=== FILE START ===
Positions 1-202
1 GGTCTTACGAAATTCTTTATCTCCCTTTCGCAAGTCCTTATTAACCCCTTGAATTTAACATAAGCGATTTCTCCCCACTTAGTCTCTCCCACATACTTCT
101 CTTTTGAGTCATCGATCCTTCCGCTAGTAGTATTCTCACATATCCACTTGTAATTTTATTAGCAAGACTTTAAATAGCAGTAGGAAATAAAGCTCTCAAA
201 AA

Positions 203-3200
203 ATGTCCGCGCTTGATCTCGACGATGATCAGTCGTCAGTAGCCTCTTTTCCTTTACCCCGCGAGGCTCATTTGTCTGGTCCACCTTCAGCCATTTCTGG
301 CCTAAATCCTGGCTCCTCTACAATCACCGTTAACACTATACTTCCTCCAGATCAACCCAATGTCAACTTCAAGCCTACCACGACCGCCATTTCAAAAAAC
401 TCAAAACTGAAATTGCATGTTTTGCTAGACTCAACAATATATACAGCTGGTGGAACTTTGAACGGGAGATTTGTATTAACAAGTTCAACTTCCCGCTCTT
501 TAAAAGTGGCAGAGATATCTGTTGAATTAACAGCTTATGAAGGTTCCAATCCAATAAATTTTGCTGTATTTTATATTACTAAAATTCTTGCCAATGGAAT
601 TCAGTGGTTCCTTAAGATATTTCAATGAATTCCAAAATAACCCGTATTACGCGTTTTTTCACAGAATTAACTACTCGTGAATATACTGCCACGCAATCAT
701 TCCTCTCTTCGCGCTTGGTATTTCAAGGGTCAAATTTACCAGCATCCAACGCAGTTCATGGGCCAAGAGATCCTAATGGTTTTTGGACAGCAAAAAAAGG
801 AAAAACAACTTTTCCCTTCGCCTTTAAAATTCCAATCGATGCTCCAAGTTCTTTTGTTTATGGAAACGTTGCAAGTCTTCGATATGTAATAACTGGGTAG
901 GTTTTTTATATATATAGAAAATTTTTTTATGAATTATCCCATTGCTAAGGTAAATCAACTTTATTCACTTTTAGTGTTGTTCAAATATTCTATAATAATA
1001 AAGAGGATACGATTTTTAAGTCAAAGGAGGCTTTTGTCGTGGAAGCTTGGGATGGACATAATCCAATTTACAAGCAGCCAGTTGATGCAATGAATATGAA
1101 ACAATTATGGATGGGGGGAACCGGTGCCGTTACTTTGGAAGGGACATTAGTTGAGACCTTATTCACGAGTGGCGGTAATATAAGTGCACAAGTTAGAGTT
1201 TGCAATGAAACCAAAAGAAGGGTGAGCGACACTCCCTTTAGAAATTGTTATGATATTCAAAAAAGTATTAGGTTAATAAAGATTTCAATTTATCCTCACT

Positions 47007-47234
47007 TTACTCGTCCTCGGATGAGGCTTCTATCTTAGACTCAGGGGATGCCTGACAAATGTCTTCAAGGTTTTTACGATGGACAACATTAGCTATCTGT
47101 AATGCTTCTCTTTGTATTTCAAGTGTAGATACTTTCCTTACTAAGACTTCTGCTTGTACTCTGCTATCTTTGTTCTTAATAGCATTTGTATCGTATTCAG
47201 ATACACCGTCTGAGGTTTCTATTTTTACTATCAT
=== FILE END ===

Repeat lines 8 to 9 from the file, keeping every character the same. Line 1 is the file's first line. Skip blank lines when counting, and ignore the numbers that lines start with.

401 TCAAAACTGAAATTGCATGTTTTGCTAGACTCAACAATATATACAGCTGGTGGAACTTTGAACGGGAGATTTGTATTAACAAGTTCAACTTCCCGCTCTT
501 TAAAAGTGGCAGAGATATCTGTTGAATTAACAGCTTATGAAGGTTCCAATCCAATAAATTTTGCTGTATTTTATATTACTAAAATTCTTGCCAATGGAAT